“It's like a dance,” she says. “Once you have it right (and I mean, really have it), suddenly the whole method makes sense. You expend much less energy. You're controlling the sheep with your legs, which leaves your hands free, one to hold the shearing hand piece and the other to smooth out the skin so you don't nick the sheep.”
Since there are 400 ewes whose fleeces must be shorn before the hot summer months, that's important for her and her classmates.
The University of California Cooperative Extension Sheep Shearing School is the only program of its kind in California. It has been run in Mendocino County since at least 1990, but in 2009, it moved to the Hopland Research and Extension Center south of Ukiah.
Students are taught the New Zealand method of shearing, where the entire fleece is cut from the sheep as a single unit so it can be sorted and graded according to micron count. The method is designed to be comfortable for both shearer and sheep.
John Harper, UCCE natural resources advisor for Mendocino County, has been running this program for more than 20 years. Although these sheep weigh enough to make handling them a workout, he says that hip flexibility is more important than upper body strength. Since this is something women tend to have more of than men, they are often successful students.
More than 250 students from across the western U.S. as well as Canada and Mexico and have graduated from the program. Many come back year after year to practice under supervision, but also to connect with each other.
This year, a wool grading section was added to the course, taught by Ron Cole and Rodney Kott. Sheep have recently been bred much more for meat than wool in the region but there is a growing demand for high quality fleeces. The finest merino sheep do not do well in damp North Coast conditions but thrive in the dryer Central Valley and foothills, and there is a need for trained graders. Only 3 percent of California's 5 million pounds of wool is currently being processed within the state, and yet California remains a net importer of wool goods, while falling second only to Texas in sheep production. California fleeces are either composted or sent to China for processing, something another graduate of Shearing Class, Matt Gilbert, is keen to avoid.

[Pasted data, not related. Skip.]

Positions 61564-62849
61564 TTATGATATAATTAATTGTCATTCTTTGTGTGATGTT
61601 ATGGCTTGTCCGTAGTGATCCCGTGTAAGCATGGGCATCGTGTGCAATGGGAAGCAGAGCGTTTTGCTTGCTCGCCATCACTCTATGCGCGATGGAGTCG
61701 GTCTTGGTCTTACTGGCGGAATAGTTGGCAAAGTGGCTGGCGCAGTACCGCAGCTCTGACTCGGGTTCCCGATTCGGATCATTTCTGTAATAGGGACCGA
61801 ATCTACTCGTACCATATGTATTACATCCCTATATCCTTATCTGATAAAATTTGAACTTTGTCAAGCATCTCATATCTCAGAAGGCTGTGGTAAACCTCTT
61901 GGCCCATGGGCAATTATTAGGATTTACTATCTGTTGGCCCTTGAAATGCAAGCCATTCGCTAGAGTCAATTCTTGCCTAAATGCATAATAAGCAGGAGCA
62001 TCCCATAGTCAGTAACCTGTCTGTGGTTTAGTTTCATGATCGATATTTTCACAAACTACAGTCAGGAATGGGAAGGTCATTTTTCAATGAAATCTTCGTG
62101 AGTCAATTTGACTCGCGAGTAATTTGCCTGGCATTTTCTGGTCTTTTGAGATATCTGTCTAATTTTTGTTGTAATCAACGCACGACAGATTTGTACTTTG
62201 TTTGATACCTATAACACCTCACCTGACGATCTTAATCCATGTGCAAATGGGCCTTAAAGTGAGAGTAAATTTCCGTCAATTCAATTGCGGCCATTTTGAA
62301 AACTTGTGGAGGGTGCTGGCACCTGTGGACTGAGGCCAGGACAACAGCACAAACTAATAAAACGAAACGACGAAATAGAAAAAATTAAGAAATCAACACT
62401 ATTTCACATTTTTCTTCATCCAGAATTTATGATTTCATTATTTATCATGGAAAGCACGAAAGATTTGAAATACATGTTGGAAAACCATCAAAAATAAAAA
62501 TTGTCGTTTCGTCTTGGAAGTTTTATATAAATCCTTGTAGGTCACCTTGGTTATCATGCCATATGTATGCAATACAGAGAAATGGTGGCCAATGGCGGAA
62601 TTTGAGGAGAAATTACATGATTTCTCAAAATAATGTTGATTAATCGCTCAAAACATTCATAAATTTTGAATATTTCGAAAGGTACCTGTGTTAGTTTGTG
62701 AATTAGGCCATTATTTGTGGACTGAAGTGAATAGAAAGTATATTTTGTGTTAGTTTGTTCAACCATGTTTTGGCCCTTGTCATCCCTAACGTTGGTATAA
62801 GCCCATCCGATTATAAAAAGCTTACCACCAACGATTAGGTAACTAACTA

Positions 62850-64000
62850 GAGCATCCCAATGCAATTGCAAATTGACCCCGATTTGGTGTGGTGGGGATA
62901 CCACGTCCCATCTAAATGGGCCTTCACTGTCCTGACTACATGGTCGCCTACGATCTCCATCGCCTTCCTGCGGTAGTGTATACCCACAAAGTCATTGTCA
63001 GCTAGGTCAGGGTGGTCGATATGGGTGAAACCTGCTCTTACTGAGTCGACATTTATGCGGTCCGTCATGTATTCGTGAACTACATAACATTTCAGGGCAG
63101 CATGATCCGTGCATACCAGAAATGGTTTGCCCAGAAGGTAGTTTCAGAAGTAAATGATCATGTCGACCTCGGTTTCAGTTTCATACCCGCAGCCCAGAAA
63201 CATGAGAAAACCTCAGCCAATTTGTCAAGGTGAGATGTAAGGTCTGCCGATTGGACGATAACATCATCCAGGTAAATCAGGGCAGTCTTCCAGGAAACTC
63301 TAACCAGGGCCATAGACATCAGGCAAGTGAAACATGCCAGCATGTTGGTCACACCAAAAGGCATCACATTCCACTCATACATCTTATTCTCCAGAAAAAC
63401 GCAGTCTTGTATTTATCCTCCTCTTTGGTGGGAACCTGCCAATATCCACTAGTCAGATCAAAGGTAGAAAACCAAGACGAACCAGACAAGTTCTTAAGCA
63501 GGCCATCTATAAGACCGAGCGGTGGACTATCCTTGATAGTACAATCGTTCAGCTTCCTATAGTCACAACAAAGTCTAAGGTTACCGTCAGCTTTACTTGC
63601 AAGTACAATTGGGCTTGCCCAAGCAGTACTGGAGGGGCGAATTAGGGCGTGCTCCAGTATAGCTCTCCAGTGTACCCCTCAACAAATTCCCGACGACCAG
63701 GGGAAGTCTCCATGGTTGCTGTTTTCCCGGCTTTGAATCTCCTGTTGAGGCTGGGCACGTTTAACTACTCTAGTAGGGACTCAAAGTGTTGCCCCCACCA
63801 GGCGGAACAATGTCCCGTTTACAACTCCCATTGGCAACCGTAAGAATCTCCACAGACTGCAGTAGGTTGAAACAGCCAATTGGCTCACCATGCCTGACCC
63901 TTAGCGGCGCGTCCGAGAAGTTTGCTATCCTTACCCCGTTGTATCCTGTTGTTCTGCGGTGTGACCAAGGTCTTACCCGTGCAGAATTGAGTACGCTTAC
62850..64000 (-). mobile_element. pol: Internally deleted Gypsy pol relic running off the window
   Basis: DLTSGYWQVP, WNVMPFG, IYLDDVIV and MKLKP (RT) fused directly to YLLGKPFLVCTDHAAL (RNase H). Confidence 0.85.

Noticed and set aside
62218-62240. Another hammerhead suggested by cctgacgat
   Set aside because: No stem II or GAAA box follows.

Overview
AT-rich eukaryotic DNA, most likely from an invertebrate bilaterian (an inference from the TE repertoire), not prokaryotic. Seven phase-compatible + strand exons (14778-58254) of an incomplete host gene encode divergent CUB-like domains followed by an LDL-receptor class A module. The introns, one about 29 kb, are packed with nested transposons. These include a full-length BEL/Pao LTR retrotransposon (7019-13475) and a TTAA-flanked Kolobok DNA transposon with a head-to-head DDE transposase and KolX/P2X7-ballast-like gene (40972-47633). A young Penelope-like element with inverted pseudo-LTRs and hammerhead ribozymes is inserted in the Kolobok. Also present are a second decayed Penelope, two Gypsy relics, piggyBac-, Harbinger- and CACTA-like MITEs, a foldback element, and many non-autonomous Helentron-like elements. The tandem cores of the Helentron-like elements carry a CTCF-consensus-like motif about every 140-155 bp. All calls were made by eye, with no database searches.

“There used to be lots of mills in the U.S. to process our wool,” he said. “Now there are hardly any. That's why I wanted to start my own mill to process fine wool. We will be selling to handspinners and knitters and to commercial textile manufacturers. It's about trying to keep the product of this place in the region.”
Gilbert was inspired by the Fibershed movement started by Rebecca Burgess in 2010. Drawing on the locavore movement, Burgess committed to clothing herself for an entire year with textiles grown and produced within 200 miles of her house in Fairfax. The movement is gaining adherents across the country and beyond.
Wilkes says the Fibershed movement is what got her interested in learning to shear, too.
“Eight years ago, I walked into a yarn store in San Francisco and asked where the local yarn was. I knew California was a major producer of wool. I was told there wasn't any. I was curious about why, and became involved with Fibershed and attended their first symposium in October 2012. During a panel involving shearers [one of whom was Matt Gilbert], I found out that small flock owners had a hard time finding people to shear their sheep. That got me thinking that I could learn to do the work," Wilkes said.
The UC certificate really means something to ranchers and farmers. As a woman who provided a Shearing School scholarship put it recently, “When I see UC Certification, I know I'm not going to have butchered animals.”
Harper explains that the North Coast sheep herding trends have changed over time – from large producers to smaller flocks – but now there is a move back to some larger flocks, driven in part by the Vines and Ovines project established in Mendocino County by UCCE advisor Morgan Doran with help from UCCE advisor Roger Ingram of Placer and Nevada counties, UCCE advisor Stephanie Larson of Sonoma County and UCCE specialist emeritus Mel George. The sheep were subjected to aversion training so they would not eat grape leaves. Now they browse through vineyards, conducting weed control and fertilization without harming the vines. One vintner, Clay Shannon, has 1,500 ewes. He pairs premium lamb with his wines in sales to niche markets. The idea is catching on.
Meanwhile, Wilkes is shearing sheep across Northern California on weekends or before work.
“I can't express how much Shearing School means to me and to California,” she says. “There's almost no way to break into agriculture if you didn't inherit land here. I found my calling late ... I love developing open source software and working on information privacy, but shearing is my passion. Shearing School is one of the few feasible avenues into agriculture in the state.”
Stephany Wilkes at the Sonoma County Fair.